UNEARTHED BY JILL CARROLL
Strom Thurmond was born on Dec. 5, 1902On that day:
Thomas Edison took the witness stand to defend his company's right to sell his patented phonograph.
The Senate Committee of Territories began negotiating a bill to add the state of Oklahoma to the Union.
The Vatican reported considerations to canonize Joan of Arc.
Also in 1902...
Theodore Roosevelt was president.
Edward VII was King of England.
Miles McSweeney (D) was governor of South Carolina.
The first teddy bear with movable arms, legs and head introduced.
Rayon was patented.
The State reported that "white caps on horseback administered heroic treatment" by whipping a white woman and a black man for living together, and demanding they leave town within 10 days.
An Acme Royal Top buggy sold for $54.90.
Strom Thurmond's political career spans seven decades, long enough to leave a long paper trail of quotes. Here are some you may have missed.
"I would not have written him if I knew he was a Negro. Of course, it would have been ridiculous to have invited him."
On his invitation to Gov. William H. Hastie (Virgin Islands) to be his guest at the Governor's Mansion, 1949
"Sooner or later, [the United States] is going to have to get out of the United Nations. These small countries will out-vote us, and we will no longer be able to prevail."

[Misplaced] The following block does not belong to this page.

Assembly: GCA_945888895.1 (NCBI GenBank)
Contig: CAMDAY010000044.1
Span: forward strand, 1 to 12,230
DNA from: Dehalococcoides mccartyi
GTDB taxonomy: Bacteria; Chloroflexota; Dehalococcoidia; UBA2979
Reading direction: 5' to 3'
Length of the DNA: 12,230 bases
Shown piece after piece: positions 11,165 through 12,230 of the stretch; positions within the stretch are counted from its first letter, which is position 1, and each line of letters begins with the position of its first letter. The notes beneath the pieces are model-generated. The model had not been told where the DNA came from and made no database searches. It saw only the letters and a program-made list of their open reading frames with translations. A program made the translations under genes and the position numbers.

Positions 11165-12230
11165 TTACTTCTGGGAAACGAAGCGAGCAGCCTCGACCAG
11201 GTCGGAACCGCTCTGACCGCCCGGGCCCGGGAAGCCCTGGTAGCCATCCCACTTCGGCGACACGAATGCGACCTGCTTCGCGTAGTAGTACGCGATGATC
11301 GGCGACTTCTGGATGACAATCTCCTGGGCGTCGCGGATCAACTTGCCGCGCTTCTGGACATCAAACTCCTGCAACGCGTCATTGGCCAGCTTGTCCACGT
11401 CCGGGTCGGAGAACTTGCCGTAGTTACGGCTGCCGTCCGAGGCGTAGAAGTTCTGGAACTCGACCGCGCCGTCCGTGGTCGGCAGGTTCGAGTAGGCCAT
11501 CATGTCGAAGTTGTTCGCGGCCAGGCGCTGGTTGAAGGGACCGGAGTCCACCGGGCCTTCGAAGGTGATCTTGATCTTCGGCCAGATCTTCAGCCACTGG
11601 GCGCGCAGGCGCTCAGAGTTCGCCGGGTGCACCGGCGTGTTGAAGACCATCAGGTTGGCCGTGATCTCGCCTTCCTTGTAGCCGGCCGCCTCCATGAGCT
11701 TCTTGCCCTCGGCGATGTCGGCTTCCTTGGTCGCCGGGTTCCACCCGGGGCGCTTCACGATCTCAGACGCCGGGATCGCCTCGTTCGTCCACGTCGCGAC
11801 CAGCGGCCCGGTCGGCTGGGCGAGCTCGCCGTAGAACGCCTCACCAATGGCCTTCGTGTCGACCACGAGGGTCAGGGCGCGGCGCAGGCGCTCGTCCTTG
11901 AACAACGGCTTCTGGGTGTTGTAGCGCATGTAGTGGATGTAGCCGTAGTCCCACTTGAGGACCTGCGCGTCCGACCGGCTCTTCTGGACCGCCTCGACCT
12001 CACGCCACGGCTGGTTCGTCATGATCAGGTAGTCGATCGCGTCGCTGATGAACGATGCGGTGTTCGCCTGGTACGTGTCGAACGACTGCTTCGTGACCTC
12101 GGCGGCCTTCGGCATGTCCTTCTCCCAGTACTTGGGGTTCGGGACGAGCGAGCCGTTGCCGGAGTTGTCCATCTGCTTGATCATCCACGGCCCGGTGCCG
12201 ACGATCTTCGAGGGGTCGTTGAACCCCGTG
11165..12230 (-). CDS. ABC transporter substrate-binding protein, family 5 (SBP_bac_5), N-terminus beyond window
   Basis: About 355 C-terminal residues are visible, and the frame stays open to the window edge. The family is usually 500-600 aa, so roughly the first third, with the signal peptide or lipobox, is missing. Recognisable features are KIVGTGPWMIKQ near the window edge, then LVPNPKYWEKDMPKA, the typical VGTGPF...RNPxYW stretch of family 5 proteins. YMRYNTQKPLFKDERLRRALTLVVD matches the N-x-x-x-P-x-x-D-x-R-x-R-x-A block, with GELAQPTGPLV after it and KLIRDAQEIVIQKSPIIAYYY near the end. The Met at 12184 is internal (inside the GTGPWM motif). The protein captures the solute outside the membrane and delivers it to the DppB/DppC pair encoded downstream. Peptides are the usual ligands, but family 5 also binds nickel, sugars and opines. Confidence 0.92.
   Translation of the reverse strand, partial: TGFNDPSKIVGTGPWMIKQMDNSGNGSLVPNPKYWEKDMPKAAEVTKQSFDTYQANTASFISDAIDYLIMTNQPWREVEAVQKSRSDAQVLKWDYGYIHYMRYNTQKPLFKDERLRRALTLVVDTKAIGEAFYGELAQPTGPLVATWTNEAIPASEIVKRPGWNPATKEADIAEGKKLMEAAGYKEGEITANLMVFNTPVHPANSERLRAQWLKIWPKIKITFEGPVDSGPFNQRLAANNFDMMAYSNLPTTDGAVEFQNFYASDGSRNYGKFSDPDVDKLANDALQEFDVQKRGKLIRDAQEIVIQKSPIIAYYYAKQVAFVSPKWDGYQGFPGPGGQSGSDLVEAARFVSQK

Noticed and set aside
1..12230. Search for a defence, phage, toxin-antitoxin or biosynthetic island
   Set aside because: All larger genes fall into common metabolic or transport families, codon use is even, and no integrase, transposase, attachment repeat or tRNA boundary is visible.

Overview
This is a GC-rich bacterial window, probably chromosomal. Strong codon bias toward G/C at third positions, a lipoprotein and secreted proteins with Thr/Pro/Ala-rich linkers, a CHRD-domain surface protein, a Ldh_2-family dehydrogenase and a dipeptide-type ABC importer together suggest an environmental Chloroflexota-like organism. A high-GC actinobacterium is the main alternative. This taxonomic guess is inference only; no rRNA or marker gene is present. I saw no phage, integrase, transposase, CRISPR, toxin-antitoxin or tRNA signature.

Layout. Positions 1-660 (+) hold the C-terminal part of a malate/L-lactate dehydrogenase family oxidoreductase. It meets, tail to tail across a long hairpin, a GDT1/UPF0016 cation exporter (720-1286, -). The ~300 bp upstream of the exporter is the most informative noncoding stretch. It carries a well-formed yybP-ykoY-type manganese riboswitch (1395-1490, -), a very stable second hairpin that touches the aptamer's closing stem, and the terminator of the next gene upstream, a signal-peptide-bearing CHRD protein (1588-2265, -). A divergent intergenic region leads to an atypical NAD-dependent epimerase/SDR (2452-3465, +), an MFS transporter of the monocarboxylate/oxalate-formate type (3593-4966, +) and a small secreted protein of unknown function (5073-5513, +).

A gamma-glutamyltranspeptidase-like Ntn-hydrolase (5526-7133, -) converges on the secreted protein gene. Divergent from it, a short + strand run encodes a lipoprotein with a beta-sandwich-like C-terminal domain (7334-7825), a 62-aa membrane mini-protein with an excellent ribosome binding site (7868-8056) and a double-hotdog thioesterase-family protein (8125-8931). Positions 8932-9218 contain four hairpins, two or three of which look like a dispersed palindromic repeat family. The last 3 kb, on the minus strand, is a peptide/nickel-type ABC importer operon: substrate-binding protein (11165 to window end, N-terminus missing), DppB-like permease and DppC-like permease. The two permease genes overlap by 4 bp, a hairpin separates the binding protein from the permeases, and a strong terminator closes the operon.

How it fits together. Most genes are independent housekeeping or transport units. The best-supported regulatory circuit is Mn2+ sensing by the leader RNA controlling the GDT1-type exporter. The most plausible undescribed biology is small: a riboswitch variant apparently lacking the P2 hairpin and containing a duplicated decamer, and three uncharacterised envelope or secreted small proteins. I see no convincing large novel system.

On the entry of many small African nations into the UN, 1961
"Apathy" and "Indifference"
Arguing against the Voting Rights Act, Thurmond explains low African-American voter turnout in the South, 1965
"Put on a train and sent to the front lines."
Suggesting what to do with Vietnam war protesters, 1965
"Some laugh, and some hiss and boo. I don't think there is any doubt about it. There is a conspiracy to disrupt colleges."
On student behavior toward invited speakers, 1969
"I don't know how I got such a reputation as a segregationist. I think my position was just misunderstood A person can't help the color God made him." 1974
"She's a very smart girl."
Describing his 28-year-old wife Nancy, 1975
Describing anti-nuclear demonstrators, 1982
"Cleanest, cheapest, safest."
On energy provided by Westinghouse Nuclear Power Plant, 1982
Wrinkles and the double chin
What Thurmond requested the sculptor remove from a statue constructed in his honor, 1983
"Why shouldn't I run? I'm in good health, physically and, I hope, mentally."
Response to the ever-asked electoral question, 1983
"I have done more for black people than any other person in the nation, North or South." 1988
Factoids unearthed by Jill Carroll